It must be conceded that Senate Joint Resolution No. 24 was considered by the members of the General Assembly as a valid approval as required by House Bill No. 833 and was within their exclusive prerogative under the provisions of section 39, article V, supra, which reads: "Every order, resolution or vote to which the concurrence of both houses may be necessary, except on the question of adjournment, or relating solely to the transaction of business of the two houses, shall be presented to the governor, and before it shall take effect, be approved by him, or being disapproved, shall be re-passed by two-thirds of both houses, according to the rules and limitations prescribed in case of a bill." (Italics ours.)

Section 12, article V, of our Constitution, empowers each house (House of Representatives and Senate) to determine the rules of its proceedings, and, pursuant to this authorization, the House of Representatives adopted rule 25, Rules of Procedure of the House, 37th General Assembly, State of Colorado, 1949, reading as follows:

"1. Every order, resolution and vote to which the concurrence of both Houses may be necessary and require the approval of the Governor, are denominated Concurrent Orders and Resolutions, and shall be subject to the rules and limitations and shall take the same course as prescribed in case of bills.

"2. All resolutions pertaining to the joint business of both Houses or the manner of its transaction shall be deemed joint resolutions, and shall be laid over one day, if objection be made; if no objection be made, may be considered immediately upon presentation."

Likewise the Senate adopted Rule XXX, found in Senate Rules of Law 1949, reading as follows:

"1. All resolutions, memorials, and other papers requiring the signature of the Governor, are denominated Concurrent Resolutions and shall be treated in all respects in the introduction and the form of proceeding in a similar manner with bills.

"2. All resolutions pertaining to the joint business of both houses or the manner of its transaction shall be deemed Joint Resolutions.

"3. All resolutions, unless involving the expenditure of public moneys, or unless some Senator give notice of a desire to debate *508 the same may be acted on at once; otherwise they shall lay over one day."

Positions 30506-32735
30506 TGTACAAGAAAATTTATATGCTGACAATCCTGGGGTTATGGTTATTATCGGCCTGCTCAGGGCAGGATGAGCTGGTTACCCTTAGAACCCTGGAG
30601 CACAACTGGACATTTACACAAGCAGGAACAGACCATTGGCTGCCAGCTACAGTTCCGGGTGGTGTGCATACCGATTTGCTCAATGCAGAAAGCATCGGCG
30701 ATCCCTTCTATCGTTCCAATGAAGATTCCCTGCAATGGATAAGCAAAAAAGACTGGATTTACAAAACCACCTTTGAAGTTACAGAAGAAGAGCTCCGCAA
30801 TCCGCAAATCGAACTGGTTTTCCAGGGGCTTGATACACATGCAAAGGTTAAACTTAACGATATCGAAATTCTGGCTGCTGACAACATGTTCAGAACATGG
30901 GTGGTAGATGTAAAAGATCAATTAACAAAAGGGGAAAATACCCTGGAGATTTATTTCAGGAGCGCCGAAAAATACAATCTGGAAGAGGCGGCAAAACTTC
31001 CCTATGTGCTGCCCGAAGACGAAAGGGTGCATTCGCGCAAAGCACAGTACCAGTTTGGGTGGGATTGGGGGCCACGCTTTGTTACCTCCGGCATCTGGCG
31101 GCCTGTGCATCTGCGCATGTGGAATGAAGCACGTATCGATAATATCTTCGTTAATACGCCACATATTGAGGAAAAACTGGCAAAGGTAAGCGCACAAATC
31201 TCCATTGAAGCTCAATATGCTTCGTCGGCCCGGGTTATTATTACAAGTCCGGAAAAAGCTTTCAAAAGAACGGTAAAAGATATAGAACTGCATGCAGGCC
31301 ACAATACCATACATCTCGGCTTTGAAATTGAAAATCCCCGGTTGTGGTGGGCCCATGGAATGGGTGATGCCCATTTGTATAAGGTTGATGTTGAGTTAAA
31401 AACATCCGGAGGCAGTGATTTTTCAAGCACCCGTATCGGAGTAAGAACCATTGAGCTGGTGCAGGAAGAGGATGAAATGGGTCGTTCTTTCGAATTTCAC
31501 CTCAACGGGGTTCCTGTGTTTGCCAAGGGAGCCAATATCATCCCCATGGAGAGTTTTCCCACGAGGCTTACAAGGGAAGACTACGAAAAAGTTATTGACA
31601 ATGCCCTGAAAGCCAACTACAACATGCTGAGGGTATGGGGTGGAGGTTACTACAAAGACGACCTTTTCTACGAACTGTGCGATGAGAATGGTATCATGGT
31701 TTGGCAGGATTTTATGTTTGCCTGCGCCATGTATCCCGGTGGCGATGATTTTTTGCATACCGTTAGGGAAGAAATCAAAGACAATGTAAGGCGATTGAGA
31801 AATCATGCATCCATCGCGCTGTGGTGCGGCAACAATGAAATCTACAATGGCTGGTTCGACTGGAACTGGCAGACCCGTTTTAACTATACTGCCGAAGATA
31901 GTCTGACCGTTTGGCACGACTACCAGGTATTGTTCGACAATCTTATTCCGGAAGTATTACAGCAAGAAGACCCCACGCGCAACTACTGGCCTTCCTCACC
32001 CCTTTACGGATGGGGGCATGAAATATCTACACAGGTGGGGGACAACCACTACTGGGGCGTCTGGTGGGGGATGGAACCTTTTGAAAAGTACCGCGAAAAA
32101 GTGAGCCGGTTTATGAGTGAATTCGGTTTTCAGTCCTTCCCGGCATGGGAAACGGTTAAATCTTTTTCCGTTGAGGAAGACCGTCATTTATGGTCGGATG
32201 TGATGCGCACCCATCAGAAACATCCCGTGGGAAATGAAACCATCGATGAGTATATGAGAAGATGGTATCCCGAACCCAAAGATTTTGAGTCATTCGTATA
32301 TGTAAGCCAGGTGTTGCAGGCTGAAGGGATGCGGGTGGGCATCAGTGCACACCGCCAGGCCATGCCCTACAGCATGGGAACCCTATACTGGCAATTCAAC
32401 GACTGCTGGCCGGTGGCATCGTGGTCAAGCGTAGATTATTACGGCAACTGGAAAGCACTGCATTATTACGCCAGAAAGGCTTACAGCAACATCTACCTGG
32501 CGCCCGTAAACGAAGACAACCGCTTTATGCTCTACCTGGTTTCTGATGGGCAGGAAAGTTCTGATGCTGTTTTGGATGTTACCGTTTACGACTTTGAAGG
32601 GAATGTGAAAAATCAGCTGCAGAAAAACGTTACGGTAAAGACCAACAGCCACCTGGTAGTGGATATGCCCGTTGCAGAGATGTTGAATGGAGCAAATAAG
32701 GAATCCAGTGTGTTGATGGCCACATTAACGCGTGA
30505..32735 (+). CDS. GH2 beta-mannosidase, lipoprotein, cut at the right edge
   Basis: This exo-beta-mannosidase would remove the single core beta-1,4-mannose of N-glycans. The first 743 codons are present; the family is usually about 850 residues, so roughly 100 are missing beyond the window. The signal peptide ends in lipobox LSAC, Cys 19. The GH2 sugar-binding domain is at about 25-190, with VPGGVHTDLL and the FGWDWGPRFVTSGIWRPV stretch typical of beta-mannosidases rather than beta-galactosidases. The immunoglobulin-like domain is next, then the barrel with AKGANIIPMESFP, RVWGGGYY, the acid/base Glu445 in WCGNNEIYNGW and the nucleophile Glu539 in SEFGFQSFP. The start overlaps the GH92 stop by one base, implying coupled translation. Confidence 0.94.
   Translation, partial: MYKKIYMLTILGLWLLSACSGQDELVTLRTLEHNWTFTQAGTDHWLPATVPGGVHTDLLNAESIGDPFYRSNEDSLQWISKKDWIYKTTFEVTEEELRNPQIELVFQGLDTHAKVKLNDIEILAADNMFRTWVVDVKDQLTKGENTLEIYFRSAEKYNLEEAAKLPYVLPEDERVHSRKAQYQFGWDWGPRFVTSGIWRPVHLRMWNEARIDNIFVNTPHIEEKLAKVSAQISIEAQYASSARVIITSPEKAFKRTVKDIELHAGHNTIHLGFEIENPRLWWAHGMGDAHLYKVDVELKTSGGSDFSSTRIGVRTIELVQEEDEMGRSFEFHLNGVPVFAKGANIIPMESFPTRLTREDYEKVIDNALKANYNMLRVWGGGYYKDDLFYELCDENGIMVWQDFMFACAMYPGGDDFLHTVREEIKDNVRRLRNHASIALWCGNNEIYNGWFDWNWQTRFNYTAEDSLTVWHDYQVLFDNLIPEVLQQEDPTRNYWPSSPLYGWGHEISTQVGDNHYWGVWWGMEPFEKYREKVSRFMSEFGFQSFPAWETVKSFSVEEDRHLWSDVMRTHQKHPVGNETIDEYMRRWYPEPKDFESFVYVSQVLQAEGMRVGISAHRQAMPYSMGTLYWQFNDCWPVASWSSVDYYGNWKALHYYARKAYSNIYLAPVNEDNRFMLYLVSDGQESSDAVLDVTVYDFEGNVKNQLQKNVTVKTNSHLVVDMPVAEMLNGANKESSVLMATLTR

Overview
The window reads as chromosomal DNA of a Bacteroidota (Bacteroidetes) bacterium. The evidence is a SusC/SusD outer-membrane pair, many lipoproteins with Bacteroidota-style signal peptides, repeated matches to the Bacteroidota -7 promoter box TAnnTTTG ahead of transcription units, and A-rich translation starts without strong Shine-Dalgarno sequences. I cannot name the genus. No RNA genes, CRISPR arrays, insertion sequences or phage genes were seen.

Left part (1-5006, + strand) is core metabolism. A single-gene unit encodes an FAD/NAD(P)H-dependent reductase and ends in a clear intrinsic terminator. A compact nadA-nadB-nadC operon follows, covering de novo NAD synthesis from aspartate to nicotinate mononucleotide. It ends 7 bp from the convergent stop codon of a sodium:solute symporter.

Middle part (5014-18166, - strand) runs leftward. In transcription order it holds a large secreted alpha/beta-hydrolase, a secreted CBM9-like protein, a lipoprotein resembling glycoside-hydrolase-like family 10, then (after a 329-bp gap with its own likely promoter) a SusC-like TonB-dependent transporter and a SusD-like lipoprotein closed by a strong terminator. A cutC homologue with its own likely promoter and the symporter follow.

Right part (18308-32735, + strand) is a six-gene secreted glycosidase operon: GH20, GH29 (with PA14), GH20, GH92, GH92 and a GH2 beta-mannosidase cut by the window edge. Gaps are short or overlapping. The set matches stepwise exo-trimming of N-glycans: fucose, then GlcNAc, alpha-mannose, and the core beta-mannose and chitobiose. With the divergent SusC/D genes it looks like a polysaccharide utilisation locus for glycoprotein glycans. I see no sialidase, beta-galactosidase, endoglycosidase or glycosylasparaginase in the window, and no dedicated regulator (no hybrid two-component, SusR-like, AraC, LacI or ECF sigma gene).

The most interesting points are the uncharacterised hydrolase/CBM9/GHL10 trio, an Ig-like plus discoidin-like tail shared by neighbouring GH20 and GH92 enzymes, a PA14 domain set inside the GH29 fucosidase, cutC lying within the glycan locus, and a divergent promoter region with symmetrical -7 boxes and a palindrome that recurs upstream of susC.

In the agreed abstract of record it was stipulated that Senate Joint Resolution No. 24 was neither signed by nor "submitted" to the Governor for his signature.

It is argued by petitioners and interveners that Senate Joint Resolution No. 24 was invalid and of no legal force and effect whatever because it was not "presented to the governor, and before it shall take effect, be approved by him, or being disapproved, shall be re-passed by two-thirds of both houses, according to the rules and limitations prescribed in case of a bill." Section 39, article V, Constitution of the state of Colorado. As we understand the position taken by these parties, they contend that the approval evidenced by Senate Joint Resolution No. 24 does not relate "solely to the transaction of business of the two houses."

In adopting our Constitution it is reasonable to suppose that the framers thereof gave careful study to the Constitution of the United States and decisions relative thereto. Clause 3, section 7, of article I, of the Constitution of the United States reads: "Every order, resolution, or Vote, to which the Concurrence of the Senate and House of Representatives may be necessary (except on a question of Adjournment) shall be presented to the President of the United States; and, before the same shall take Effect, shall be approved by him, or being disapproved by him, shall be repassed by two-thirds of the Senate and House of Representatives, according to the Rules and Limitations prescribed in the Case of a Bill."